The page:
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Opportunism in Sequential Investment Settings: On Holdups and Holdouts

Author

Listed:
  • Thomas J. Miceli

    (University of Connecticut)

  • Kathleen Segerson

    (University of Connecticut)

Abstract

The holdup and holdout problems arise in different contexts, but they share certain fundamental similarities that have not generally been recognized. In particular, both involve activities requiring an up-front, non-salvageable investment, and both require the investor to purchase an input, the price of which is determined by bargaining after the initial investment has been made. The effect of the up-front investment is to reduce the investor’s bargaining power with the seller of the input. The anticipation of the outcome of this bargaining creates a disincentive for the investor to undertake the project in the first place, causing some efficient projects to be foregone. Remedies for the two problems, though outwardly different, share features that reflect the common source of their inefficiency.

Suggested Citation

  • Thomas J. Miceli & Kathleen Segerson, 2014. "Opportunism in Sequential Investment Settings: On Holdups and Holdouts," Working papers 2014-08, University of Connecticut, Department of Economics.
  • Handle: RePEc:uct:uconnp:2014-08
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    File URL: http://web2.uconn.edu/economics/working/2014-08.pdf
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    References listed on IDEAS

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    1. Patrick Bolton & Mathias Dewatripont, 2005. "Contract Theory," MIT Press Books, The MIT Press, edition 1, volume 1, number 0262025760, January.
    2. William P. Rogerson, 1984. "Efficient Reliance and Damage Measures for Breach of Contract," RAND Journal of Economics, The RAND Corporation, vol. 15(1), pages 39-53, Spring.
    3. Edlin, Aaron S, 1996. "Cadillac Contracts and Up-Front Payments: Efficient Investment under Expectation Damages," Journal of Law, Economics, and Organization, Oxford University Press, vol. 12(1), pages 98-118, April.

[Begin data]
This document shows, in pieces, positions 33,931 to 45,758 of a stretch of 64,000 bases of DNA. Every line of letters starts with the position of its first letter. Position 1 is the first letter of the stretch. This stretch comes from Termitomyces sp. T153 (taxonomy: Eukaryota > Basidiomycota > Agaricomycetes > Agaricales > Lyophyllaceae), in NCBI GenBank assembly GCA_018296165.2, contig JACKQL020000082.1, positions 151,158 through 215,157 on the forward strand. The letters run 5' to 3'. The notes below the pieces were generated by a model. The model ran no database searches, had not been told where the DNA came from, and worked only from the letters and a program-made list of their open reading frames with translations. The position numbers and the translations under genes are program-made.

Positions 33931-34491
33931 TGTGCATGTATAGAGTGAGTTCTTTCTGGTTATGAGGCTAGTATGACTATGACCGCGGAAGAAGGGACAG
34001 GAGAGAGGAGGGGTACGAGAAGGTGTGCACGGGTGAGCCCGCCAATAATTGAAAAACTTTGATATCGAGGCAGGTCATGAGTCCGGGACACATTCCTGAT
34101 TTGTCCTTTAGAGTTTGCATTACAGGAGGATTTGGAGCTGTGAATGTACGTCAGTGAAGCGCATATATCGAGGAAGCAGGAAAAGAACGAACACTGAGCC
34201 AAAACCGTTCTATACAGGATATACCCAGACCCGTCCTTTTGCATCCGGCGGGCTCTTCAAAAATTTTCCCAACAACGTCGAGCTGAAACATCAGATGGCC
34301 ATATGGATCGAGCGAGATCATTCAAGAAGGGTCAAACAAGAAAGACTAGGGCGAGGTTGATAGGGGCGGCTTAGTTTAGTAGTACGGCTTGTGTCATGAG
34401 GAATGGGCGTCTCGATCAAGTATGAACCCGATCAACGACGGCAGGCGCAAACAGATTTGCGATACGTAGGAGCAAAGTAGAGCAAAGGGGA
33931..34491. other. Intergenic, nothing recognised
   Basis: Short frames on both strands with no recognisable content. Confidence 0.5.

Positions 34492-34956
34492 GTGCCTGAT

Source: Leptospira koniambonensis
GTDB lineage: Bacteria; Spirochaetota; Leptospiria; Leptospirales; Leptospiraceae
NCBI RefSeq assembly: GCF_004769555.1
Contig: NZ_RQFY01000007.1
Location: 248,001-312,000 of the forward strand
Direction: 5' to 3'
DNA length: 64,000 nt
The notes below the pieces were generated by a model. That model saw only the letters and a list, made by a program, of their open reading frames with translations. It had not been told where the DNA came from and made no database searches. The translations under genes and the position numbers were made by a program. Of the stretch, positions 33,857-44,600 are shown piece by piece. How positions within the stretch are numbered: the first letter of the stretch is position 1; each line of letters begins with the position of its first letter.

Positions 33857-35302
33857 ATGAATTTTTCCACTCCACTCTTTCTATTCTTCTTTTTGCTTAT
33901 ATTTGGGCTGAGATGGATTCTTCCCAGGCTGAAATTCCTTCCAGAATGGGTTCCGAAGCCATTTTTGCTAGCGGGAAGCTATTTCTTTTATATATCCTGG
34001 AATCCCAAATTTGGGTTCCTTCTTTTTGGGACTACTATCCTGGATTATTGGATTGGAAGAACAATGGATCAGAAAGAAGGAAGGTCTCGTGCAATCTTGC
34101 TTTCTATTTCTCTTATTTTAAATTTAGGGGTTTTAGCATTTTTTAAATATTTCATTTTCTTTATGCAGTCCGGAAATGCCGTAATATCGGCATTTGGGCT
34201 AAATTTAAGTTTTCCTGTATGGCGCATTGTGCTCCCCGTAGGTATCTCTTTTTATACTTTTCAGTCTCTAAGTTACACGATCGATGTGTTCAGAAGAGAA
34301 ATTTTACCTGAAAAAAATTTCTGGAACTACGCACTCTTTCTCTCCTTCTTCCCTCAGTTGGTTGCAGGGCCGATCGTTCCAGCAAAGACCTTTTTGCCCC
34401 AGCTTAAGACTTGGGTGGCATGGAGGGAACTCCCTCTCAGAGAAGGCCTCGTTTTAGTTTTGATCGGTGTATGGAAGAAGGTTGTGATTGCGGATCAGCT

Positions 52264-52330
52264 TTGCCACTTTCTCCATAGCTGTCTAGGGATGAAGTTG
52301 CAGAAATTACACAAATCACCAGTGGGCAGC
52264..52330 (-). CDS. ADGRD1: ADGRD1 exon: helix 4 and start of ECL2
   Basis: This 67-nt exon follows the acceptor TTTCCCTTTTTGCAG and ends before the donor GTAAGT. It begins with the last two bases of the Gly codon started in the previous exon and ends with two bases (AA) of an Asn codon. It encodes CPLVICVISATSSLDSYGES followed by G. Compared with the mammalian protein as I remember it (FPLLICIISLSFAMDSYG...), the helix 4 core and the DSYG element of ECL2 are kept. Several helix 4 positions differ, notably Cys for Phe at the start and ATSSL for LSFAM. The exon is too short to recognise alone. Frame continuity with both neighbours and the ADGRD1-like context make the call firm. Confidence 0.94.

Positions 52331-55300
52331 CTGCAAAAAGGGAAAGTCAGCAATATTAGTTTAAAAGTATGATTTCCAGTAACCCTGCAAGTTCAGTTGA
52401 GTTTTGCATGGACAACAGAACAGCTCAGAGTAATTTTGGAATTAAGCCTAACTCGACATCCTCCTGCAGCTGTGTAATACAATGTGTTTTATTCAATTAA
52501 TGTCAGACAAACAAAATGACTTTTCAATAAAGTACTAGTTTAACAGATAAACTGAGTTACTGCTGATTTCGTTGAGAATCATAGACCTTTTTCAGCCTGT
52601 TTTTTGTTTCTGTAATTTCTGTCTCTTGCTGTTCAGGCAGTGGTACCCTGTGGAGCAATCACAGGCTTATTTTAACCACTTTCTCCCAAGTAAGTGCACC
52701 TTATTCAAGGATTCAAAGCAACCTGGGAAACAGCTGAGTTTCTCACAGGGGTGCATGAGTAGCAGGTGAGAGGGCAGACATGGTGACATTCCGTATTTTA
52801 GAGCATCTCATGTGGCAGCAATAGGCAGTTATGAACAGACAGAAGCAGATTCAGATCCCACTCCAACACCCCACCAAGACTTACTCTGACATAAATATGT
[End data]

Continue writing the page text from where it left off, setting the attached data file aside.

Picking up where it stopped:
4. Strange William C., 1995. "Information, Holdouts, and Land Assembly," Journal of Urban Economics, Elsevier, vol. 38(3), pages 317-332, November.
    5. Asami, Yasushi, 1985. "A game-theoretic approach to the division of profits from economic land development," Regional Science and Urban Economics, Elsevier, vol. 18(2), pages 233-246, May.
    6. Steven Shavell, 1980. "Damage Measures for Breach of Contract," Bell Journal of Economics, The RAND Corporation, vol. 11(2), pages 466-490, Autumn.
    7. Klein, Benjamin & Crawford, Robert G & Alchian, Armen A, 1978. "Vertical Integration, Appropriable Rents, and the Competitive Contracting Process," Journal of Law and Economics, University of Chicago Press, vol. 21(2), pages 297-326, October.
    8. Arthur Zillante & Peter M. Schwarz & Dustin C. Read, 2014. "Land Aggregation Using Contingent and Guaranteed Payments," Southern Economic Journal, Southern Economic Association, vol. 80(3), pages 702-727, January.
    9. Ilya Segal, 1999. "Complexity and Renegotiation: A Foundation for Incomplete Contracts," Review of Economic Studies, Oxford University Press, vol. 66(1), pages 57-82.
    10. Edlin, Aaron S & Reichelstein, Stefan, 1996. "Holdups, Standard Breach Remedies, and Optimal Investment," American Economic Review, American Economic Association, vol. 86(3), pages 478-501, June.
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    More about this item

    Keywords

    Holdup problem; holdout problem; non-salvageable investments; eminent domain; contracts; vertical integration;

    JEL classification:

    • D23 - Microeconomics - - Production and Organizations - - - Organizational Behavior; Transaction Costs; Property Rights
    • K11 - Law and Economics - - Basic Areas of Law - - - Property Law
    • L14 - Industrial Organization - - Market Structure, Firm Strategy, and Market Performance - - - Transactional Relationships; Contracts and Reputation
    • L23 - Industrial Organization - - Firm Objectives, Organization, and Behavior - - - Organization of Production

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